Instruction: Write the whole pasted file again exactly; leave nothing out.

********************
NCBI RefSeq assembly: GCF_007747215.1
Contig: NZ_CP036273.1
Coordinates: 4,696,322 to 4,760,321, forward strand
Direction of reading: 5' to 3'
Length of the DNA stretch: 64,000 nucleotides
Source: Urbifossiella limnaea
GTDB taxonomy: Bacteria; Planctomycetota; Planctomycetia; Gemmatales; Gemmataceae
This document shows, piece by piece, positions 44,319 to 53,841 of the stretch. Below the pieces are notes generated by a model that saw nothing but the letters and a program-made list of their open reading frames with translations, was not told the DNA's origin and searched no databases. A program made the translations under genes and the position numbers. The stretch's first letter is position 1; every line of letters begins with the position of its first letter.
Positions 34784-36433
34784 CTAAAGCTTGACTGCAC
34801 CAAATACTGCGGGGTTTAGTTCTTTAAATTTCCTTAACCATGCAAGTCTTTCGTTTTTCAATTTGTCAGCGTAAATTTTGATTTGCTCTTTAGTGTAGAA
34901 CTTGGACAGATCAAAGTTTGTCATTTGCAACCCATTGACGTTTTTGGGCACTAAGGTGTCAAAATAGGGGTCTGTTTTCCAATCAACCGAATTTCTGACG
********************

NCBI RefSeq assembly: GCF_007747215.1
Contig: NZ_CP036273.1
Coordinates: 4,696,322 to 4,760,321, forward strand
Direction of reading: 5' to 3'
Length of the DNA stretch: 64,000 nucleotides
Source: Urbifossiella limnaea
GTDB taxonomy: Bacteria; Planctomycetota; Planctomycetia; Gemmatales; Gemmataceae
This document shows, piece by piece, positions 44,319 to 53,841 of the stretch. Below the pieces are notes generated by a model that saw nothing but the letters and a program-made list of their open reading frames with translations, was not told the DNA's origin and searched no databases. A program made the translations under genes and the position numbers. The stretch's first letter is position 1; every line of letters begins with the position of its first letter.
Positions 34784-36433
34784 CTAAAGCTTGACTGCAC
34801 CAAATACTGCGGGGTTTAGTTCTTTAAATTTCCTTAACCATGCAAGTCTTTCGTTTTTCAATTTGTCAGCGTAAATTTTGATTTGCTCTTTAGTGTAGAA
34901 CTTGGACAGATCAAAGTTTGTCATTTGCAACCCATTGACGTTTTTGGGCACTAAGGTGTCAAAATAGGGGTCTGTTTTCCAATCAACCGAATTTCTGACG